by Justin Jackson
I can say almost with absolute certainty that many of us students attending Widener University enjoy the many amenities and appurtenances the school has to offer, from the Pride Recreation Center to the new Harris Hall and its conveniently located Moe’s Grill and Einstein’s Bagels. They, as well as everything else, are very appealing and most certainly do add to the bonuses of the campus and the school as a whole. However, the cost of such benefits and additions is very much a big one to bear. Today, as many high school students are comparing their prospective schools of choice, I know that they all are considering what the school of their choice has over other schools descending their “maybe” list. But, what they – as well as the many currently enrolled college students – may not know is that the cost is being passed down to them in this race to build a showcase campus. According to New York Times writer Andrew Martin and researches at Moody’s, the debt colleges and universities have amassed to attract students to attend their school through building and expansion is well over $200 billion. To pay off these high prices, the colleges raise tuition, which cause more in student loans. One such example of elaborate and exuberant building seen on campus is the one built by the Cooper Union in New York City a few years ago. That development caused the already struggling school to amass more debt.
I fondly remember reading an article back when I was a freshman that caught my attention and frankly caught me by surprise because of its strong and fierce claim: college is a big business. Though I could not fathom the reasons behind such an article headline at first glance, upon reading the piece in its entirety, I soon came to understand that higher education has become a business, from the hierarchy of administrative staff all the way down to the mechanism used by colleges and universities to add to their funding. Education is a business because now it is more evident that the race to educate more students is so fierce so colleges can at least attempt to muddle themselves out of the debts they have acquired.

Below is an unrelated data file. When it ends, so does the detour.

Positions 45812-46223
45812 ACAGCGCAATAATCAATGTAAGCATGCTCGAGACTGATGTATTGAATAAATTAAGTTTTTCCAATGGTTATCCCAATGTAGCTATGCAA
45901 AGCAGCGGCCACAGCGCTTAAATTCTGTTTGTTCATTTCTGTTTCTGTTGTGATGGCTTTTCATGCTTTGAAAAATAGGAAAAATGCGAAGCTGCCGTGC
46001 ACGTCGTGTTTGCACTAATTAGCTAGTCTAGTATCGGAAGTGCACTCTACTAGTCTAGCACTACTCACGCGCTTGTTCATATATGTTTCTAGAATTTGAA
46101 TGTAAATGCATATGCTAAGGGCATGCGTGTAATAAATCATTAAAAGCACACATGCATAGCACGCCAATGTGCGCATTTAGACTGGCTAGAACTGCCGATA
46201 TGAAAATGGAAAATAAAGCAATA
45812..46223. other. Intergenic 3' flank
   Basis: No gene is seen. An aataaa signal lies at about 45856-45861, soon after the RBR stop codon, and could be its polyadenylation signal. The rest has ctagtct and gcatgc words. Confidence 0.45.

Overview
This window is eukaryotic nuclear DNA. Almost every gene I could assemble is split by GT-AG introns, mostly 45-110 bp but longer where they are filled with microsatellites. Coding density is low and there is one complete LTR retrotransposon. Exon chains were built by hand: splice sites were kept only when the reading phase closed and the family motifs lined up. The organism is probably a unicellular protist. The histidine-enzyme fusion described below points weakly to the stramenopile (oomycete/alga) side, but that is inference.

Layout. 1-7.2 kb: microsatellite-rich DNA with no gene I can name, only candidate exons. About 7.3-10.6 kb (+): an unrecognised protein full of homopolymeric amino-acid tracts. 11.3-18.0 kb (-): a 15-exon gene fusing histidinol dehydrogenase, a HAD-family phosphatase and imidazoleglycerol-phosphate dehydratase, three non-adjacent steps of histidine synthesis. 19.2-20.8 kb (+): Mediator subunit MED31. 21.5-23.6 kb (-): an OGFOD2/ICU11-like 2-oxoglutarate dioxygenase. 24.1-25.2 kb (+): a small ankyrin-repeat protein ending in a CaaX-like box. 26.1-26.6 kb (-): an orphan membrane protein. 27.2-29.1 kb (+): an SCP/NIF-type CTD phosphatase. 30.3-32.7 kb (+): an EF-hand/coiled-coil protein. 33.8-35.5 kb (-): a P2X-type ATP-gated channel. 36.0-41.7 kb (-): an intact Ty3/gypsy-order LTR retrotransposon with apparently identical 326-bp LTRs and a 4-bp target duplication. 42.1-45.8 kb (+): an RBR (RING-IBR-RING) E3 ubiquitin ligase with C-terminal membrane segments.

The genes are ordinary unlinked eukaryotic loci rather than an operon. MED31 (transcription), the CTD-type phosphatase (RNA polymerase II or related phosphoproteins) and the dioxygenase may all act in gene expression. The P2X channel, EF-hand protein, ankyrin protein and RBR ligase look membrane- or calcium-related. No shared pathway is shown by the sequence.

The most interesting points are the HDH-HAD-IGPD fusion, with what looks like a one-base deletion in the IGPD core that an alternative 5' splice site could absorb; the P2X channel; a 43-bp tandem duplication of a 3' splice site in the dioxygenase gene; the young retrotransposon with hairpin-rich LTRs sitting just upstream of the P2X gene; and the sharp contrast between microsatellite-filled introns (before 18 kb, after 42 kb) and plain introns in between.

by Eric Guzy
Tuition for college is commonly described as being overpriced and far from payable on the salary of a student working part time at your local diner. However, how come it seemed that the prior generation, with an abundance of hard work and resilience were able to pay for school with a part time commitment?
In 1980 the minimum wage in our nation was $3.10. However, the cost for four years of university study (plus room and board) was $64,572. In 2015 Minimum wage was $7.25 on average and the average cost of tuition (plus room and board) is $175,684 for four years. The average work week hours logged per capita for a part time job is 30 hours. In 1980, if you worked thirty hours a week for your 8 semesters of college (15 weeks a semester) you would make about $11,160, which is about 17% of total tuition. However in 2015 with the same formula you would make $26,000. This is only about 14.5% percent of total tuition.
This difference may not seem drastic, but the rate of inflation is rising faster than employee salary can pace. With college becoming such an important nexus between today’s work force and the current generation many people have to choose between whether to suffer uneducated or to suffer constantly in the unremitting circle of getting an education to get paid, to pay off the education people took out loans to pay for because they felt they needed to make more money to change the world.
This alone is astonishing, but once you calculate for interest rates in today’s world it almost seems as though college should be formally recognized as a debt collection monopoly.
By Mason Tracewell